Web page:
Being Taller Than 5’7″ Raises Your Risk of Having Heart Problems

If you are more than 5 feet and 7 inches, watch out for heart problems. According to a study, tall people are more likely to develop a heart rhythm disorder called atrial fibrillation.

Taller than the Average

Taller than the Average

Although being more than 5’7″ has many advantages – such as facilitating men’s love lives – it appears to be harmful to the heart. According to research conducted by a team from the University of Pennsylvania School of Medicine (Penn Medicine), the elderly are more likely to develop atrial fibrillation. This means a rapid and irregular contraction of the atrium that can lead to heart attacks and other heart complications.

Heart disease: Every inch counts

First, the researchers analyzed the files of 700,000 people to identify genetic variants associated with height. Then, they studied data from 500,000 individuals to verify the link between genetics and atrial fibrillation. They found that the risk of developing this heart condition increased with an increase in height. For example, the risk of atrial fibrillation per extra inch regardless of other clinical factors – increases by approximately 3% compared to the average person (5 feet and 7 inches, or approximately 1.70 m).

Michael Levin, a cardiovascular researcher at Penn Medicine, explains: Our results suggest that it may be useful to integrate human height into the tools we use to predict the risk of atrial fibrillation. He then stated that while current guidelines discourage widespread screening for the disease, our results show that a certain group of patients, particularly the very tall ones, could benefit from screening.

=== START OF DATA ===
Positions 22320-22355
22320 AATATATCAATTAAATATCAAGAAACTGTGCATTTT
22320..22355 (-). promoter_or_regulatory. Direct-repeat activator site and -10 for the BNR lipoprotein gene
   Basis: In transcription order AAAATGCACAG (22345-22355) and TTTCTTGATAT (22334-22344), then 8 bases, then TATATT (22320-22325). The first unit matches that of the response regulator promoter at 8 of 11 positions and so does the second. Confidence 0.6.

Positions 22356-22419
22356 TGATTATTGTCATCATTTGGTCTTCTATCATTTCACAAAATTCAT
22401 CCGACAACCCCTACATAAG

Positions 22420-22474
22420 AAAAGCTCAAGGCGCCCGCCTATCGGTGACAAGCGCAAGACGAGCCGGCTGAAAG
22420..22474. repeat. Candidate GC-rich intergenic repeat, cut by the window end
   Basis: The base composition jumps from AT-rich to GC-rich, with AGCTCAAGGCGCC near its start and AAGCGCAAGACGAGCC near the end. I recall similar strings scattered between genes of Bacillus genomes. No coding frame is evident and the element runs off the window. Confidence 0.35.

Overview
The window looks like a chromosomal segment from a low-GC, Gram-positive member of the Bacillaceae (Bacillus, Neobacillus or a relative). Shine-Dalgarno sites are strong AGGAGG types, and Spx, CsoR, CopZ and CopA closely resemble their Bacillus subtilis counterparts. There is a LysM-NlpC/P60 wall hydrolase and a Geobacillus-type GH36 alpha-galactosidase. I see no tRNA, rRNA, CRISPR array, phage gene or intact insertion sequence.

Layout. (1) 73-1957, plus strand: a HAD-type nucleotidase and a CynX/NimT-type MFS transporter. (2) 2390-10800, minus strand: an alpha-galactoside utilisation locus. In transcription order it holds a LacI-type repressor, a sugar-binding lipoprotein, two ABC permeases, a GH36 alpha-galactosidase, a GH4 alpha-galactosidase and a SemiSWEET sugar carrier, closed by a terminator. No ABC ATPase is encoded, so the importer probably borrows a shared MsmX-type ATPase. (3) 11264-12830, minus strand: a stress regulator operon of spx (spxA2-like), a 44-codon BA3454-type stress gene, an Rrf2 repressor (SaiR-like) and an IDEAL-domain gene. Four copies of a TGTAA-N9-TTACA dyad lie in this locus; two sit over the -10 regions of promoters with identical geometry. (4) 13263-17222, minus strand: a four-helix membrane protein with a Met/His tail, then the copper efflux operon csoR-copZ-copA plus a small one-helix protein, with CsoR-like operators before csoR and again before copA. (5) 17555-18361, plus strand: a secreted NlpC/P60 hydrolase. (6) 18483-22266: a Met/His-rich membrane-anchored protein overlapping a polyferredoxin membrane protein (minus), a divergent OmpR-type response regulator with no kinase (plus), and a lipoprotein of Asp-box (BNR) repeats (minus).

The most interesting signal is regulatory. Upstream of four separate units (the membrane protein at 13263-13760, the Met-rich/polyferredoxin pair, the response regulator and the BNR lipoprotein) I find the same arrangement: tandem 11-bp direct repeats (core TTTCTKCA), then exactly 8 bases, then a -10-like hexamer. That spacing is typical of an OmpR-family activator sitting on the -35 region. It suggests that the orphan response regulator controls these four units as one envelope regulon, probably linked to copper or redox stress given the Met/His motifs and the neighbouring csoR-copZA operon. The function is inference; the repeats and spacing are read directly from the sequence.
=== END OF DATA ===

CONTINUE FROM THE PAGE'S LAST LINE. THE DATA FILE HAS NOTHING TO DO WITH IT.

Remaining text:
Dr. Scott Damrauer, who also participated in the study, added: These analyses show how we can use human genetics to help us better understand the risk factors for common diseases.

Atrial Fibrillation: What is it?

Atrial fibrillation is characterized by an uncontrolled and irregular heartbeat which could lead to the formation of clots, strokes, and even heart failure. If the heart of a healthy person contracts at a rate of 60 to 100 beats per minute (at rest), the heart of a patient with atrial fibrillation may be more than 150 beats per minute.

Atrial fibrillation can be permanent or episodic. It affects 1% of the general population, particularly the elderly (more than 10% of people over 80).

In addition to age, risk factors include heart diseases such as hypertension, hyperthyroidism, chronic kidney disease, sleep apnea, diabetes, and obesity.

If atrial fibrillation is not under control, this can lead to heart failure or a heart attack. It also promotes the formation of thrombi (or blood clots) and can also cause strokes. 20% to 30% of strokes are secondary to this heart rhythm disorder.

References

https://www.sciencedaily.com/releases/2019/11/191113092606.htm

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